Treasury Investors See Quarterly Gains as Risk-Off Wagers Reignby and
U.S. bond-market volatility reached two-week high Tuesday
BMO's Sheridan says Fed won't raise interest rates this year
Ten-year Treasuries posted the biggest quarterly advance of 2015 amid declines in stocks and concern that China’s slowing economy will restrict global growth.
The yield on the benchmark 10-year note reached a five-week low after an index measuring Chicago-area manufacturing indicated contraction for the fifth month this year. Treasuries have benefited as cooling growth in China helped wipe $11 trillion off the value of global equities. Treasuries have earned 1.9 percent this year, buoyed by a 2 percent gain this quarter, according to Bank of America Merrill Lynch data through Sept. 29.
"Concerns about a global growth slowdown and a lack of inflation -- all of that has clearly benefited Treasuries," said Larry Milstein, managing director of government-debt trading at R.W. Pressprich & Co in New York. "It’s been the safety-buying driving Treasuries."
The benchmark U.S. 10-year yield fell one basis point, or 0.01 percentage point, to 2.04 percent as of 4:59 p.m. in New York, according to Bloomberg Bond Trader data. The 2 percent security due in August 2025 rose 1/8, or $1.25 per $1,000 face amount, to 99 21/32. The yield is down about 32 basis points since June 30, the biggest quarterly decline since the last three months of 2014.
Stocks and many emerging-market currencies rallied Wednesday, at the end of the most volatile quarter for financial markets since 2011.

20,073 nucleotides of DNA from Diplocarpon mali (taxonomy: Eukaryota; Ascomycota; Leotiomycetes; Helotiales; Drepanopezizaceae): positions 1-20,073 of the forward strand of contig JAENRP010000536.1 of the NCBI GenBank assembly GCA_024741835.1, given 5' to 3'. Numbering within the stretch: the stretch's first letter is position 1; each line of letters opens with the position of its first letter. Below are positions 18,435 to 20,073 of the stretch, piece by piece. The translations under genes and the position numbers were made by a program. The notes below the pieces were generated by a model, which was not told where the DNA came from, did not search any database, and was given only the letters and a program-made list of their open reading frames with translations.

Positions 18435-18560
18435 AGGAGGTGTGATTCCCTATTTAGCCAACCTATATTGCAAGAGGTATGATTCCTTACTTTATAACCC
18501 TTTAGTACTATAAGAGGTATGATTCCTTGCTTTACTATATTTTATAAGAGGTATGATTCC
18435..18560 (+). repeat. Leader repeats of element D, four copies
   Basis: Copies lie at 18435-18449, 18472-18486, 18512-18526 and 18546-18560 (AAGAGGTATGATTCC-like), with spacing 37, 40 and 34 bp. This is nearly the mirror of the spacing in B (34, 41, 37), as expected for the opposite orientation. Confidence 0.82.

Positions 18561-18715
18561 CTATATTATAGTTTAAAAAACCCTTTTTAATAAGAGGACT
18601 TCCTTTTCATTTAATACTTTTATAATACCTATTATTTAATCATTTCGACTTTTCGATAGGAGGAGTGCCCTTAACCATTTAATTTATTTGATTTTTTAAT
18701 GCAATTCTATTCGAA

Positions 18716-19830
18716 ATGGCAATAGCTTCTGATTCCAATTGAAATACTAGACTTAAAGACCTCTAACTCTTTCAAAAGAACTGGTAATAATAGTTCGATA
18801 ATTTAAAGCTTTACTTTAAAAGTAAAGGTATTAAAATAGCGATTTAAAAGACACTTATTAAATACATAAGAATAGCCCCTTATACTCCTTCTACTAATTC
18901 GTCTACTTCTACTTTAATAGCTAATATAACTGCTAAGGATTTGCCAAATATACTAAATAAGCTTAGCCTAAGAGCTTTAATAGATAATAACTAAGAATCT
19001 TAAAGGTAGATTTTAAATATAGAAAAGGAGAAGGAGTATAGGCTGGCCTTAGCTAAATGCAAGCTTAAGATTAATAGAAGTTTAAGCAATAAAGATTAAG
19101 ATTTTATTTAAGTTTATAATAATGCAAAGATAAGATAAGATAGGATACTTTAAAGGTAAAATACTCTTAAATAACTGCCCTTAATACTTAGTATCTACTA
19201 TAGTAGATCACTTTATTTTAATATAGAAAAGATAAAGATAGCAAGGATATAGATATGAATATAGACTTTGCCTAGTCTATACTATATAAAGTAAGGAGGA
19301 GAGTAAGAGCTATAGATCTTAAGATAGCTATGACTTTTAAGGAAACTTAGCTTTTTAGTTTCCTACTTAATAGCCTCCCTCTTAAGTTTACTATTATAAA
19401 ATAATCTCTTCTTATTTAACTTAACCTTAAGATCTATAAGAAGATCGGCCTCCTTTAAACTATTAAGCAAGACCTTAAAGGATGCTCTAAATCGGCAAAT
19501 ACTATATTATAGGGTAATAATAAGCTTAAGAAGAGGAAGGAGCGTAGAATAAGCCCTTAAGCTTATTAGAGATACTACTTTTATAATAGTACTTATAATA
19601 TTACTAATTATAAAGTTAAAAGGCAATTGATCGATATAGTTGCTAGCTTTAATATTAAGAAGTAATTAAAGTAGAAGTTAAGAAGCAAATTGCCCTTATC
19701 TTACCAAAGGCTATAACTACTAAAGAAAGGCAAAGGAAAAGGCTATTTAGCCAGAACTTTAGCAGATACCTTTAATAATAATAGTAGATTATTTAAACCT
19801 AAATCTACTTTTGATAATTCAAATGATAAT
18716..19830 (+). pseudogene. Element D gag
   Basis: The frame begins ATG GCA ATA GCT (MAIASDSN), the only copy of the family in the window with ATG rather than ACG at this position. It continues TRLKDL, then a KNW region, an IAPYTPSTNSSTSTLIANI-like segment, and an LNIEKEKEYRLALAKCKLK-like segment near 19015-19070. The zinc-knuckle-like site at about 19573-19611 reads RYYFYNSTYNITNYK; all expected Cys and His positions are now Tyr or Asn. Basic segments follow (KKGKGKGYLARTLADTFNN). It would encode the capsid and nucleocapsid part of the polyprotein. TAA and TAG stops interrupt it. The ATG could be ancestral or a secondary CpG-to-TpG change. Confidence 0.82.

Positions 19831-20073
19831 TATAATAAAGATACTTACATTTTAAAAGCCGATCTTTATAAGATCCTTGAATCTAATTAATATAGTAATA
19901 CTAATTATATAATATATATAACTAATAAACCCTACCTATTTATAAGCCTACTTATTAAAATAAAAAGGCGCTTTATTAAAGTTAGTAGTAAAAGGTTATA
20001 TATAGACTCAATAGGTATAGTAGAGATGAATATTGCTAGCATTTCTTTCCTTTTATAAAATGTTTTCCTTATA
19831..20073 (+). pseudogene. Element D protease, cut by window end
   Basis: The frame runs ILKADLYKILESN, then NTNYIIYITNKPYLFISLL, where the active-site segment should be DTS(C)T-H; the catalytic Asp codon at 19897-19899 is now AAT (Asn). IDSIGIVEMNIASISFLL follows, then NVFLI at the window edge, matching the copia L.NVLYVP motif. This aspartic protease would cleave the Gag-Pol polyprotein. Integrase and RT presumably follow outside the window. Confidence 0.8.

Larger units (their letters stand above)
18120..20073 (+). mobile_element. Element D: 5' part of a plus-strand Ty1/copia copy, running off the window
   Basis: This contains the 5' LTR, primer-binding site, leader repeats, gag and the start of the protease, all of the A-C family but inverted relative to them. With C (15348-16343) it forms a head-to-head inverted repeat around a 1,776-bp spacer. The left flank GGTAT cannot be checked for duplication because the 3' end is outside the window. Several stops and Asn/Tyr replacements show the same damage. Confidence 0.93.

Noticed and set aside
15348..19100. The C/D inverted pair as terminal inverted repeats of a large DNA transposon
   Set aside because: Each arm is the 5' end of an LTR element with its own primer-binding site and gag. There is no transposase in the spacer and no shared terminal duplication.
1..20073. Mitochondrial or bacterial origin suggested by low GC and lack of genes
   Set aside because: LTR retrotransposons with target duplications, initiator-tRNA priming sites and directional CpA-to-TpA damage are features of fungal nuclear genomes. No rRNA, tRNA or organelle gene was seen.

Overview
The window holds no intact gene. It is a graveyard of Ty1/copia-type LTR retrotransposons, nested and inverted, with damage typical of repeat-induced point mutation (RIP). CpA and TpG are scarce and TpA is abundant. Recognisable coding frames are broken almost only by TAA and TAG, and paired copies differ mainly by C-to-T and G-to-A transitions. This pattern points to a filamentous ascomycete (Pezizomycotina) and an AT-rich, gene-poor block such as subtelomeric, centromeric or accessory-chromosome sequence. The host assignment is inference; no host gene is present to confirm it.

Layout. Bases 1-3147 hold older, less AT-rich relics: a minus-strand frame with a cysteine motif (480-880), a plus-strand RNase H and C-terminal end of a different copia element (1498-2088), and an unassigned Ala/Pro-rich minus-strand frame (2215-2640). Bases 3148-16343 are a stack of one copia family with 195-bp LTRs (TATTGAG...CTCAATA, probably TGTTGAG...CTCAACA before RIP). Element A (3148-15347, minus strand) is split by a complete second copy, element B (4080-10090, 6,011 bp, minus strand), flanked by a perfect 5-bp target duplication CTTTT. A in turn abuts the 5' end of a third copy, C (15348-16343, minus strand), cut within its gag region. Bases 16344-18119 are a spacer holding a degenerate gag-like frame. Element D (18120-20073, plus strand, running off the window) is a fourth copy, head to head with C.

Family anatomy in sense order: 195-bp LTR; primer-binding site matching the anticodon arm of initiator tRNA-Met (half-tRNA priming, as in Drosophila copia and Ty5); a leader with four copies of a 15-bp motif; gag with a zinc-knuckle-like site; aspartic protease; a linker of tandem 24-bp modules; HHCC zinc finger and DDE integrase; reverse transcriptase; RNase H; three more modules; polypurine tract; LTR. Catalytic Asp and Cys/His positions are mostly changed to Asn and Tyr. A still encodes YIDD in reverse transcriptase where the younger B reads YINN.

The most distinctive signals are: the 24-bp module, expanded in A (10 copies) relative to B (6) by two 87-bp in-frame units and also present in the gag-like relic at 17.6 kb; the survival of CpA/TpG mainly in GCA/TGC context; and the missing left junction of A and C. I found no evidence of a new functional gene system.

The conditions that created the appetite for government debt -- and contributed to the Federal Reserve’s decision to forgo raising interest rates this month -- aren’t going away, said Barra Sheridan, a rates trader at Bank of Montreal in London.
“Even though bond yields aren’t at a particularly attractive level, I’m not bearish on Treasuries,” Sheridan said. “You’re going to see a bit of month-end allocation into equities,” he said. “I’d be a buyer of bonds.”
The Bank of America Merrill Lynch MOVE Index, a measure of Treasuries volatility based on options trading, touched a two-week high of 83 basis points Tuesday. It climbed to 95 on Aug. 24, at the height of the China-led equities rout.
Yields rose in morning trading after ADP Research Institute figures showed companies in the U.S. added 200,000 jobs this month. A Labor Department report Oct. 2 is forecast to show improving employment conditions, which the Fed watches when considering whether to tighten policy. The economy probably added 200,000 jobs this month, compared with 173,000 in August, according to the median forecast in a Bloomberg survey of analysts.
Traders see a 41 percent probability that the Fed raises rates by the December meeting, down from 60 percent a month ago, according to futures data compiled by Bloomberg. The calculation is based on the assumption that the effective fed funds rate will average 0.375 percent after liftoff.
“The Fed won’t raise this year,” BMO’s Sheridan said. The global economy is still deteriorating, he said.